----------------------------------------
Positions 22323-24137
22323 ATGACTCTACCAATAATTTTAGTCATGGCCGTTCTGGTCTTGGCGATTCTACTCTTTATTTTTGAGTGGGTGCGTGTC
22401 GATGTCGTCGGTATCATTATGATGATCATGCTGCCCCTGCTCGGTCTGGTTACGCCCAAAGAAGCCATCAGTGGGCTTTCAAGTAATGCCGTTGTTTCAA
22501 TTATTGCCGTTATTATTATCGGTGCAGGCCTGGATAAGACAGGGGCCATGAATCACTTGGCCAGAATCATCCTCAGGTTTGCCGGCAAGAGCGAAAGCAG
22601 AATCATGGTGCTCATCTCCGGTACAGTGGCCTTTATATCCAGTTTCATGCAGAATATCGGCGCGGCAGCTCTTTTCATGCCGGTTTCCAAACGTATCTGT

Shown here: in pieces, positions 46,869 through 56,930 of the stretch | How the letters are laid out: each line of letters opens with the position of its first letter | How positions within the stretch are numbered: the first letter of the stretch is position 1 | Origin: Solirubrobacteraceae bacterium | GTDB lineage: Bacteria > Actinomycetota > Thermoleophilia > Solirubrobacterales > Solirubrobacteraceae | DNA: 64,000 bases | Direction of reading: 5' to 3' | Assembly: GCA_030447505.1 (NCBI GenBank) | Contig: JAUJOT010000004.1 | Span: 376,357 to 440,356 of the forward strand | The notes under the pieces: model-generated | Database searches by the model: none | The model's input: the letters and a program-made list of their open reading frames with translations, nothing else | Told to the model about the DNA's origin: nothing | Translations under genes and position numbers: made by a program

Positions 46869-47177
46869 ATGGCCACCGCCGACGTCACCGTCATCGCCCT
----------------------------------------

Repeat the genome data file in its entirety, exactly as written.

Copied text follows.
Positions 22323-24137
22323 ATGACTCTACCAATAATTTTAGTCATGGCCGTTCTGGTCTTGGCGATTCTACTCTTTATTTTTGAGTGGGTGCGTGTC
22401 GATGTCGTCGGTATCATTATGATGATCATGCTGCCCCTGCTCGGTCTGGTTACGCCCAAAGAAGCCATCAGTGGGCTTTCAAGTAATGCCGTTGTTTCAA
22501 TTATTGCCGTTATTATTATCGGTGCAGGCCTGGATAAGACAGGGGCCATGAATCACTTGGCCAGAATCATCCTCAGGTTTGCCGGCAAGAGCGAAAGCAG
22601 AATCATGGTGCTCATCTCCGGTACAGTGGCCTTTATATCCAGTTTCATGCAGAATATCGGCGCGGCAGCTCTTTTCATGCCGGTTTCCAAACGTATCTGT

Shown here: in pieces, positions 46,869 through 56,930 of the stretch | How the letters are laid out: each line of letters opens with the position of its first letter | How positions within the stretch are numbered: the first letter of the stretch is position 1 | Origin: Solirubrobacteraceae bacterium | GTDB lineage: Bacteria > Actinomycetota > Thermoleophilia > Solirubrobacterales > Solirubrobacteraceae | DNA: 64,000 bases | Direction of reading: 5' to 3' | Assembly: GCA_030447505.1 (NCBI GenBank) | Contig: JAUJOT010000004.1 | Span: 376,357 to 440,356 of the forward strand | The notes under the pieces: model-generated | Database searches by the model: none | The model's input: the letters and a program-made list of their open reading frames with translations, nothing else | Told to the model about the DNA's origin: nothing | Translations under genes and position numbers: made by a program

Positions 46869-47177
46869 ATGGCCACCGCCGACGTCACCGTCATCGCCCT